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  • Writer's pictureAlondra Giraldo

IG worthy makeup photos: Cameras vs IPhones... is there really a difference?

Updated: Mar 11, 2020

Instagram is an endless sea of over filtered selfies and candidly posed photos. In the beauty community, it has become the industry standard to make sure our makeup is perfectly symmetrical, skin having no texture, and colors to appear almost three dimensional as they flood our feed.

At the beginning of my career, it was easy to relate to the challenges that many of us starting out have faced. Are these beauty influencers' photos so perfect because they're being facetuned? Was it shot on an IPhone? What kind of camera are they using? How do they get their makeup to photograph so well? These are the questions I pondered and thus navigated to find the answers within my 5 years in the industry, and I've come to the conclusion that... yes, there is a difference.

After graduating makeup school, I put all my money towards my kit and building my business little by little, so that didn't leave me room to buy a professional quality camera. Like most of us, I owned an IPhone 7 plus (still do) and that was all I had to capture my work. For Christmas one year, I was gifted a Sony a5100, a camera that was perfect for capturing the ultimate makeup selfie. But before having that camera, it was so easy to feel discouraged when I would compare myself and my work to that of Instagram. Why did my work look so great in person but not on my phone? Did I need to add more makeup? Am I just not good enough? As I'm sure all of us makeup artists have pondered those questions, the answer is this: whether you have a professional quality camera or an IPhone, it's all about the lighting, makeup placement, and the overall quality of the photo you are looking for.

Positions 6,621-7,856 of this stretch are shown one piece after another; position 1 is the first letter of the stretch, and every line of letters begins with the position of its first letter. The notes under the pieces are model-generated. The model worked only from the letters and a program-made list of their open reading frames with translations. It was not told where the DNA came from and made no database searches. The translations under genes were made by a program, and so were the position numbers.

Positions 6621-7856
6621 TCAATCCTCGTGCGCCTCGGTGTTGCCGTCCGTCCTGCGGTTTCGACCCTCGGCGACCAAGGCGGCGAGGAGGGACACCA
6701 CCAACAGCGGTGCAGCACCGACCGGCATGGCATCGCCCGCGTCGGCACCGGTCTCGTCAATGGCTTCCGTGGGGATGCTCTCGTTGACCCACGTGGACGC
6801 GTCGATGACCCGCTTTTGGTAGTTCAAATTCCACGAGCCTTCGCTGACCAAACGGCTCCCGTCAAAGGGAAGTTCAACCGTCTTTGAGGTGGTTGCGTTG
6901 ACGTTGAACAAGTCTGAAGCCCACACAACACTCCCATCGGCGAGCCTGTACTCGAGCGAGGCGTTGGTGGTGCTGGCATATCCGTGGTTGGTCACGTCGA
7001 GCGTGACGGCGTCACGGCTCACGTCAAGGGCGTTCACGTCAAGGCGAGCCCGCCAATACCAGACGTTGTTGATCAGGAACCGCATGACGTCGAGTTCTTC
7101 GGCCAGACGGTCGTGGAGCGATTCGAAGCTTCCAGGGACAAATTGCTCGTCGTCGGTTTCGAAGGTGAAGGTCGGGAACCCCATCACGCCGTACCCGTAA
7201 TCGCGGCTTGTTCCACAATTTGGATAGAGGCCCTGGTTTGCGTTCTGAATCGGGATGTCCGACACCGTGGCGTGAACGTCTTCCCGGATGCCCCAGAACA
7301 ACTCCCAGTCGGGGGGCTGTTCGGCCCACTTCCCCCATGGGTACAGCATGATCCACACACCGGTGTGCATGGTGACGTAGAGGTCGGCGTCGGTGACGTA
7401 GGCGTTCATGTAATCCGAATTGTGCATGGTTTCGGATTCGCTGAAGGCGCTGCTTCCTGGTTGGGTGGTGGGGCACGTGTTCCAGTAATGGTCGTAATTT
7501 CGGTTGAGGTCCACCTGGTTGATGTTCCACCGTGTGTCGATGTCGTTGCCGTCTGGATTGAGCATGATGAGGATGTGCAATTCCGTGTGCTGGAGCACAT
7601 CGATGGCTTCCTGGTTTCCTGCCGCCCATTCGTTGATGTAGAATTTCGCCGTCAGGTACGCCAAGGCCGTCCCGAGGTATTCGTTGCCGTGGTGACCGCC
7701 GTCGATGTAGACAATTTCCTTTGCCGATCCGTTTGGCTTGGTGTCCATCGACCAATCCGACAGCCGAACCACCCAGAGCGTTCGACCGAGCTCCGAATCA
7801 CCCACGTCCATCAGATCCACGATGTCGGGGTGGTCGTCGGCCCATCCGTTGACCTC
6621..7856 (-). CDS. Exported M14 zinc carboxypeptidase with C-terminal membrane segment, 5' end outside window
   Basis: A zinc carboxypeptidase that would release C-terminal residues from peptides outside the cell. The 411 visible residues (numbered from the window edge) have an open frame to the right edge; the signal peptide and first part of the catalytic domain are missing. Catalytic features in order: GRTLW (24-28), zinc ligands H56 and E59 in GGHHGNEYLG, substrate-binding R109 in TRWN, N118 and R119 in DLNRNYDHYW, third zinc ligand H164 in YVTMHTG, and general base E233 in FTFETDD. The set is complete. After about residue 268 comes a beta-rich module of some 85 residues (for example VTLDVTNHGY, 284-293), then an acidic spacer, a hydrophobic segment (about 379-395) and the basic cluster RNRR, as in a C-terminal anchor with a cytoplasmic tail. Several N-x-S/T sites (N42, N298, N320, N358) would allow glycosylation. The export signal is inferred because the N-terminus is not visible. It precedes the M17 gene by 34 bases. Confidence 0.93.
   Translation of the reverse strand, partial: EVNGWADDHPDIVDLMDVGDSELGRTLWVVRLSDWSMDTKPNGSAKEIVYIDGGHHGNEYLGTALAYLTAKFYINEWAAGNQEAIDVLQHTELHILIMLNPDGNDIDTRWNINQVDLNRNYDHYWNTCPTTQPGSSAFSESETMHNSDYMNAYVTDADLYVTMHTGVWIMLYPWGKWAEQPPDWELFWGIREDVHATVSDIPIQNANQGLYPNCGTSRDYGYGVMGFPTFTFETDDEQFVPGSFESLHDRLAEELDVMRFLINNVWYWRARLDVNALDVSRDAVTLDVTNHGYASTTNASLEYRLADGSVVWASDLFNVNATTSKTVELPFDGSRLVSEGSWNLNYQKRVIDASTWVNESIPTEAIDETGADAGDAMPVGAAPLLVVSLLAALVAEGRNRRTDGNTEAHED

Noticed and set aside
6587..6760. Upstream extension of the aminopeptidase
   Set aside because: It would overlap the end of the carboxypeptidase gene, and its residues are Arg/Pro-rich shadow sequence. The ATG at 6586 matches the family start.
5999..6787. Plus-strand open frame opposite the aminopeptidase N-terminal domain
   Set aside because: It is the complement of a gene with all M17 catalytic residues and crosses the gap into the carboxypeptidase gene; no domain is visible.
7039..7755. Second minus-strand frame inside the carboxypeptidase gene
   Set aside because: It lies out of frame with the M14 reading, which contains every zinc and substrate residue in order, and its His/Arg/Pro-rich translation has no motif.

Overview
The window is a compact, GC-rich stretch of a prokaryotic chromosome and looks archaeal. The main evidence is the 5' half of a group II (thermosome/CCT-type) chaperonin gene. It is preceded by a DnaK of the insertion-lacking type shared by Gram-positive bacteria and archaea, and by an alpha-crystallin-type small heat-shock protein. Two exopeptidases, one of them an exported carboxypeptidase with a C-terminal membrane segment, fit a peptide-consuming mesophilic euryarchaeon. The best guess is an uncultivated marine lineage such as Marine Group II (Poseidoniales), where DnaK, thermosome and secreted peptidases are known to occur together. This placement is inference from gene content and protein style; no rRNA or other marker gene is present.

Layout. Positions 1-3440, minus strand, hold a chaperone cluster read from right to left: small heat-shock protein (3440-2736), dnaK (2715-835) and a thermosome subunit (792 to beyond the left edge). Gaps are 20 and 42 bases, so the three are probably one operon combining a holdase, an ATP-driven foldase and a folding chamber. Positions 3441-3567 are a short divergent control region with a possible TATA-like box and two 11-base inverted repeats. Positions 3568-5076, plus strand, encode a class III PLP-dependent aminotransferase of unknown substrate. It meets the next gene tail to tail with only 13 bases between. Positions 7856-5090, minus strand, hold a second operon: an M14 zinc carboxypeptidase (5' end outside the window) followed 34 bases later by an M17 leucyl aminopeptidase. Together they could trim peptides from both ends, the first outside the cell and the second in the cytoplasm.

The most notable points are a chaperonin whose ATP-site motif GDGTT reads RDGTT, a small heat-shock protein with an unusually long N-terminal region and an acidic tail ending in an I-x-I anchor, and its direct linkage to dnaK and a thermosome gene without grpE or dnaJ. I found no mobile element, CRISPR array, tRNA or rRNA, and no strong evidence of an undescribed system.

In these side by side comparisons, you can see distinct differences. The LEFT photo was taken on a Sony a5100 with a flash and ring light. The RIGHT photo was taken with my IPhone 7 plus and a ring light. As you can see, both photos capture the essence of the makeup, but with very different details. The photo taken with the camera captures more of the true nature of the colors and textures that are being used. The photo taken on the IPhone is a bit more grainy and doesn't offer as much color vibrancy. Both are Instagram worthy in my opinion, but when it comes to trying to show the quality and technique that we makeup artists have to offer, the difference is clear. If you have a camera, use it. If you have an IPhone, use it. All in all, the difference in quality is apparent, but true artistry will be captured no matter the device used to capture it.


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